In Alzheimer’s disease, the amount of kynurenine activation and the amount of quinolinic acid production has been tied to more severe disease.

“We were the first to demonstrate that the kynurenine pathway is activated in Down syndrome,” Espinosa said of his lab. “And then another team last year led by Angelo D’Alessandro in the Department of Biochemistry and Molecular Genetics was the first to demonstrate that this pathway is also activated in COVID-19,” Espinosa said.

“That won’t give you Alzheimer’s overnight, but it may cause brain damage that may predispose you farther down the road to Alzheimer’s disease.”

Other forms of brain damage increase Alzheimer’s risk, including traumatic brain injury, Espinosa said.

Discovering preventive therapies

Promising research in Potter’s lab investigating GM-CSF (Granulocyte-Macrophage Colony Stimulating Factor), marketed as Leukine, as a treatment for Alzheimer’s, could translate into a brain-protective therapy with COVID infection.

Potter’s team, whose clinical trials on Leukine for Alzheimer’s disease are underway at CU Anschutz, is looking at the therapy’s potential to reduce mortality and brain damage in a mouse model of COVID-19.

GM-CSF increases the body’s innate immune response by boosting activation of macrophages and microglia, the phagocytes or “little Pac-Men that go around and eat up things that are not supposed to be there,” Potter said.

“That is one of the reasons why we think that GM-CSF is beneficial in Alzheimer’s disease. It activates these phagocytes, and they eat up the amyloid and the amyloid beta peptides.”

“If it increases the risk of Alzheimer’s disease, then that

could be another pandemic catastrophe in the making.”

– Huntington Potter, PhD, on COVID-19

GM-CSF has also been shown to help make new nerve cells and blood vessels and keep nerve cells from dying, counteracting the effects of hyperinflammation, Potter said. It can also help the body mount an adaptive immune system, where it makes antibodies to get rid of the virus, he said.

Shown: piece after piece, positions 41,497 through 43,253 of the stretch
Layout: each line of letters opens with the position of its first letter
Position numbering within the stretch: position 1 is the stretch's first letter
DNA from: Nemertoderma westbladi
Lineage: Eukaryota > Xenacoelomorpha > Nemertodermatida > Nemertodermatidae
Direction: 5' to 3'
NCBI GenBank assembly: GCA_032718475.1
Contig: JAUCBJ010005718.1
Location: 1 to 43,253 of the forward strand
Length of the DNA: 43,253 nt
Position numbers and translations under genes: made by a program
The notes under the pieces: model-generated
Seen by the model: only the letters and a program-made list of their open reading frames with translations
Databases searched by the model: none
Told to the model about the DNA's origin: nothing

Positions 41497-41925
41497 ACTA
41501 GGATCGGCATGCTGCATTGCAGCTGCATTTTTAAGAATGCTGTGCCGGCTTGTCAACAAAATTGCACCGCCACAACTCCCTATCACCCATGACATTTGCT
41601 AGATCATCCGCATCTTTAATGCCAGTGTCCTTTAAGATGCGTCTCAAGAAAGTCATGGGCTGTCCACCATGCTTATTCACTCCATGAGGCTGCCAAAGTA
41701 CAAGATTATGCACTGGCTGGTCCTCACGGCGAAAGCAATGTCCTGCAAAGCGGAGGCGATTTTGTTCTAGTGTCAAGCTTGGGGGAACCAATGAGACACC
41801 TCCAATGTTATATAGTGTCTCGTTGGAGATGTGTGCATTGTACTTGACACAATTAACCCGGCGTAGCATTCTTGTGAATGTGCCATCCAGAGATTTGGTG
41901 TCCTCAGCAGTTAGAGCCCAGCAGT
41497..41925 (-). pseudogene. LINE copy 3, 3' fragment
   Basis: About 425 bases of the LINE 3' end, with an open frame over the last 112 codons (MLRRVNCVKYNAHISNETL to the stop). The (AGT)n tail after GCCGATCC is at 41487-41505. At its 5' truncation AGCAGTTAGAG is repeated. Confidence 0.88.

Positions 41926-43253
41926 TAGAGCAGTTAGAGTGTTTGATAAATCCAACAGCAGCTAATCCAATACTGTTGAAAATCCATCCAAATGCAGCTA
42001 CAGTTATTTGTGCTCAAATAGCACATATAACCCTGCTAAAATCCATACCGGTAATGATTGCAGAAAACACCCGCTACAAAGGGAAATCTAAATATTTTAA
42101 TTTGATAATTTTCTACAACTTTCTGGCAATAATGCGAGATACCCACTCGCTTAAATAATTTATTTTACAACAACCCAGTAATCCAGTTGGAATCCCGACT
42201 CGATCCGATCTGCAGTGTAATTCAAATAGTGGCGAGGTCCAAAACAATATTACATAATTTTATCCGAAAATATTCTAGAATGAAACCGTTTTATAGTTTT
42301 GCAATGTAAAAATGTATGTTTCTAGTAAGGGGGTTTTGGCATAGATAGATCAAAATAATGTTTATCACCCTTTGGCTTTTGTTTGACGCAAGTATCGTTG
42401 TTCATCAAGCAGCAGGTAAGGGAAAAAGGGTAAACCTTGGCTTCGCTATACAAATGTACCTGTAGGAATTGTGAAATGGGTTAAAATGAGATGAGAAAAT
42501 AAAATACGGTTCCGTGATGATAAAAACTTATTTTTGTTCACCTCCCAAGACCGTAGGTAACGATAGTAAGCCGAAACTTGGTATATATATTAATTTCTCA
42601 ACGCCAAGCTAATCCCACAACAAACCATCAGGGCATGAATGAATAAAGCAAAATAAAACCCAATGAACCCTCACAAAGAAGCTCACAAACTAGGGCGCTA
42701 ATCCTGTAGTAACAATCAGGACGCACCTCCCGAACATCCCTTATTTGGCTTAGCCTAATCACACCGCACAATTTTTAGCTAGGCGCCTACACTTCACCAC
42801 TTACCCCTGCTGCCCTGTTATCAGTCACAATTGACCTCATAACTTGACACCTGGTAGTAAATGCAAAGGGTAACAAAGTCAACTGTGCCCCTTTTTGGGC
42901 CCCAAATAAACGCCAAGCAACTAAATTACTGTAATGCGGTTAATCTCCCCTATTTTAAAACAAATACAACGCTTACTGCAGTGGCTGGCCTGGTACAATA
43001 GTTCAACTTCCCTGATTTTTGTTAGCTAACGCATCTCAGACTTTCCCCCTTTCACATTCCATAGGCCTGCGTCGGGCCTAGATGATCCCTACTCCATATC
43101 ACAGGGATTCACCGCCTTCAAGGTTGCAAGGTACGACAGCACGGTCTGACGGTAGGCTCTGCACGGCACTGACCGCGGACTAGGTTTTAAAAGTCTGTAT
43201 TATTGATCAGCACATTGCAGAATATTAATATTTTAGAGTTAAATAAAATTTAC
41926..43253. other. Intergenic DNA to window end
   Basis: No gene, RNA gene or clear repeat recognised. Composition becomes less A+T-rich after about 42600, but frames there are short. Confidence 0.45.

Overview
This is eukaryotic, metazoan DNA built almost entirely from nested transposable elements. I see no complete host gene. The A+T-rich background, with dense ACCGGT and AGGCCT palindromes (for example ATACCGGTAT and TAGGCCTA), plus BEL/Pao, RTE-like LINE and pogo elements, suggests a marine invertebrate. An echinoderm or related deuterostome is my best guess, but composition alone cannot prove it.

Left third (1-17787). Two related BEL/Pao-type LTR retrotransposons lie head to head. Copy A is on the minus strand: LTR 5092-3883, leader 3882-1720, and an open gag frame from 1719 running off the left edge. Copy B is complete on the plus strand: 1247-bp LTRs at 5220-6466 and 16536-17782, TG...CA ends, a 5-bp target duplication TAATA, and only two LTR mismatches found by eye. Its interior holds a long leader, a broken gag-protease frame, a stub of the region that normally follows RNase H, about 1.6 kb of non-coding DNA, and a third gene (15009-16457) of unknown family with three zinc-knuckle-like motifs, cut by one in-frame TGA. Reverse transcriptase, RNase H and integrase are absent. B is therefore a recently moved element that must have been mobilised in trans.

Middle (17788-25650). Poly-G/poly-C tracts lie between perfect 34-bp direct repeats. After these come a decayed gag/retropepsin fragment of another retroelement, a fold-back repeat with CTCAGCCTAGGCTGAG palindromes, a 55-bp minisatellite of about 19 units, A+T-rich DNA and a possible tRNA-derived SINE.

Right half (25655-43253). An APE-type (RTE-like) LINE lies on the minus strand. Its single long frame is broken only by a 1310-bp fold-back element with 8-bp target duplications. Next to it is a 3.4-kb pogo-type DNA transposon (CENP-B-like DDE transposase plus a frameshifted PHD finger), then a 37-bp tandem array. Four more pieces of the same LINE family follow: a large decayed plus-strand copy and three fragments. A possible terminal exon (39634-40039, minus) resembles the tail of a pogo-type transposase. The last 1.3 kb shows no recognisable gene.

“So, all in all, it’s a very good natural protein that the body makes all by itself, but if we give more of it, we think it’s going to help get rid of viruses earlier than the body could do by itself,” he said.

Transferring findings to fuel others

“GM-CSF actually does a lot of beneficial things for the brain,” said Potter, whose early studies with the laboratory of Kenneth Tyler, MD, professor of neurology, are also investigating the therapy’s effects on West Nile virus. “We are very excited about the potential for early treatment of viral disease.”

A drug that Espinosa’s lab has long studied and is used to tone down the immune system in Down syndrome is showing great promise in the treatment of COVID-19.

Baricitinib, which belongs to a class of molecules known as JAK inhibitors, was recently given emergency use authorization for COVID by the Food and Drug Administration.

“The latest clinical trial showed the strongest effect than any other medicine, shortening hospitalizations and reducing mortality by 44%,” Espinosa said.

Targeting COVID-19 pandemic’s fallout

In Bettcher’s lab, researchers were already looking at whether prior infections could somehow prime the immune systems in people with Alzheimer’s disease pathology in the brain, making them more susceptible to worse outcomes over time as part of the Longitudinal Innate Immunity and Aging (LIIA).

“Even before the pandemic hit, there had been evidence to suggest that people with Alzheimer’s disease, if they developed a significant respiratory infection or other infection, tended to show worsening of their memory problems compared to people with Alzheimer’s who didn’t have an infection,” Bettcher said.

“Then the pandemic hit with one of the most transmissible viruses that we’ve ever seen,” she said, prompting her proposal for the NIH grant to specifically study SARS-CoV-2 exposure’s potential effects on Alzheimer’s symptoms. Recruitment is underway.

Having an uncontrolled pandemic that directly relates to the immune system and threatens many vulnerable populations is concerning and does call for heightened research, Bettcher said.

“I’ve been very impressed and heartened to see how many studies that have been started at our university to try to advance our understanding of COVID. It is urgent that we implement more studies to get to the bottom of this.”

Featured Experts
Staff Mention

Huntington Potter, PhD

Staff Mention

Brianne Bettcher, PhD

Staff Mention

Joaquin Espinosa, PhD